Taken Reunite For Some Unfinished Business at Glass House
"Let's talk about Taken" reuniting at the Glass House February 23.
Ray Harkins' mother was cornered. Fans of her son's band, Taken, tearfully filled her in on just how much her son's melodic hardcore band pulled their heartstrings. Anaheim club Chain Reaction was packed with 600 devotees that night in 2004 as band members said farewell, setting off for new projects and art school.
Ironically, Taken's last EP Between Two Unseens, which would come out two months later, was the band's biggest yet, capping off a spree that had taken them on U.S. and Canadian tours with This Day Forward, The Rise, and Curl Up and Die.
Expect some misty eyes for another reason though on Saturday, February 23, when Taken reunites at the Glass House in Pomona for a fundraiser. Poppy Monroe DaSilva, who was born February 7, is the daughter of longtime Chain Reaction soundman Christian DaSilva, who was killed in a motorcycle accident July 2012.
The Taken reunion, which is not their first and might not be their last, will be missing two members. Bassist Nick Beard is on tour with Circa Survive, and guitarist Erik Bensberg is expecting his first child around the same time of the show. That leaves lead singer Ray Harkins, who went on to form Mikoto, guitarist Chad Tafolla and drummer Troy Born.
The OC Weekly caught up with Harkins to dish on the reunion, fan devotion and the Land of the Rising Sun. For the hopelessly devoted, there will be limited edition screen-printed show posters done on site by To Die For Clothing.
OC Weekly: Tell us about the fans.
Harkins: People were either really into us, or they could care less. I like the polarity. We didn't have fencesitters.
In this day and age, bands don't really need to break up. If you like the people you enjoy making music with you can play shows when you want and not tour constantly. There was pressure in the '90s to tour continually, and if not you had to break up. That is sort of what led to that decision.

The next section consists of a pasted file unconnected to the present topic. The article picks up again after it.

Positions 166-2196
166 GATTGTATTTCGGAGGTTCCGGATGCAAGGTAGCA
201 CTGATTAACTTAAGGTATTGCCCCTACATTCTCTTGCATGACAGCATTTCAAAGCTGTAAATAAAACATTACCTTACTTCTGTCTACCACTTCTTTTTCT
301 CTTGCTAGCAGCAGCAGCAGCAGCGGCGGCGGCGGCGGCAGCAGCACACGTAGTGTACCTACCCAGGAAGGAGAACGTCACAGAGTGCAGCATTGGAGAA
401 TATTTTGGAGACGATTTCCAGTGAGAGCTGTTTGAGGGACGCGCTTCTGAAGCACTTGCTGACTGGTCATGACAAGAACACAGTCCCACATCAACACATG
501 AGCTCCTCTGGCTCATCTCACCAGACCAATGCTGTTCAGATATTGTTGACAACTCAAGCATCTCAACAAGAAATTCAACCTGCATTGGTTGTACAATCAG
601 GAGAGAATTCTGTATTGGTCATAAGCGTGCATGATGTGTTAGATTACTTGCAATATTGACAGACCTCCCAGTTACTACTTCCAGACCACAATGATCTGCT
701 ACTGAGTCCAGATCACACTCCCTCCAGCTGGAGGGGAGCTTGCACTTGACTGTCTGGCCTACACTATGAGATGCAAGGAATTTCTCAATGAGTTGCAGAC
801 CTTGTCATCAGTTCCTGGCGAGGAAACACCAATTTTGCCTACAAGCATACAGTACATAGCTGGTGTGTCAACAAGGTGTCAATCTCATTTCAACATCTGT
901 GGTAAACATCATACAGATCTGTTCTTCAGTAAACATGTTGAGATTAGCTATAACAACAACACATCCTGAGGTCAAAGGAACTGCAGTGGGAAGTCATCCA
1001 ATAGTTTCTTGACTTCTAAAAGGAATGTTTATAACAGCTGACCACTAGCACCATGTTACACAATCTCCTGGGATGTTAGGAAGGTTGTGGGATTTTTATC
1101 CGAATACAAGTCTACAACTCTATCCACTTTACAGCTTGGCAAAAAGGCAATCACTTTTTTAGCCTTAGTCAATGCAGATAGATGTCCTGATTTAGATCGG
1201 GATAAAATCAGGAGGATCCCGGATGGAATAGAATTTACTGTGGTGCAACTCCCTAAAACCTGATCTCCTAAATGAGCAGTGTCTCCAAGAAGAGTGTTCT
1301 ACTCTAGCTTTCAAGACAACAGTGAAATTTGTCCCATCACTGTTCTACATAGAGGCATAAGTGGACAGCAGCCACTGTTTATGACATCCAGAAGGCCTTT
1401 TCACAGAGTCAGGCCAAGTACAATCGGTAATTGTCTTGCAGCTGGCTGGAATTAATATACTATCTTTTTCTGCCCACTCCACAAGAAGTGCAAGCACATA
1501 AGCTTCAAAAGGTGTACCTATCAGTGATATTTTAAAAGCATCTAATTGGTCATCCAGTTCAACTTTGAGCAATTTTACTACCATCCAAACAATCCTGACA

The actual Chain Reaction show was incredible. Anyone who was there was moved emotionally, physically, spiritually...whatever adjective you want to use. I am extremely glad I was part of it.
Does it leave a sense of unfinished business, or was it great to end on a high note?
It was bittersweet. I did not want the band to end. We had a lot to look forward to, like the new music we were planning, more exciting tours, stuff we didn't get to sink our teeth into.
Unfinished business? Yeah that's a reality. But it was awesome to be able to put that stamp on the end of it. Some bands overstay their welcome, and it's super sad to see a band beating the proverbial dead horse. I'm glad we didn't do that.
But now where we are all at in our personal lives, from that perspective anything we do is just icing on the cake. It's cool we were able to stay relevant--and I use that term loosely--to some people who are still passionate about it. No one should remember us. Period. I am under no delusions of grandeur that we were a big band.
You were even able to tour Japan four years after the band broke up?
It was stupid [laughs]. The entire duration of the band, the label we were on [Goodfellow Records] told us that we sold a decent amount of records in Japan. It's a common Joke. We are huge in Japan! Which basically means you're irrelevant in the U.S.
But we were able to actually experience it. While I was in my other band I was able to go over there, and I saw the feedback. People were like, "Yeah I'm a fan of the band you're in now, but let's talk about Taken." That blew my mind.
So we went over and played sold out rooms in front of 800 people. They don't even know our language. It didn't make any sense. It goes to show, people who got into us really got attached. That is all I can ask for.
Any future plans for the band?
People contact me and ask if we are going to do any more shows. We are talking about doing some things again, but we won't tour. We won't say no to Canada or Japan though, where we were popular. We are never going to say no to that.
We are down to drop real life for a certain extended amount of time. We like to play in front of people who give a shit, not in front of 20 people who don't care. We already did that a lot back in the day.
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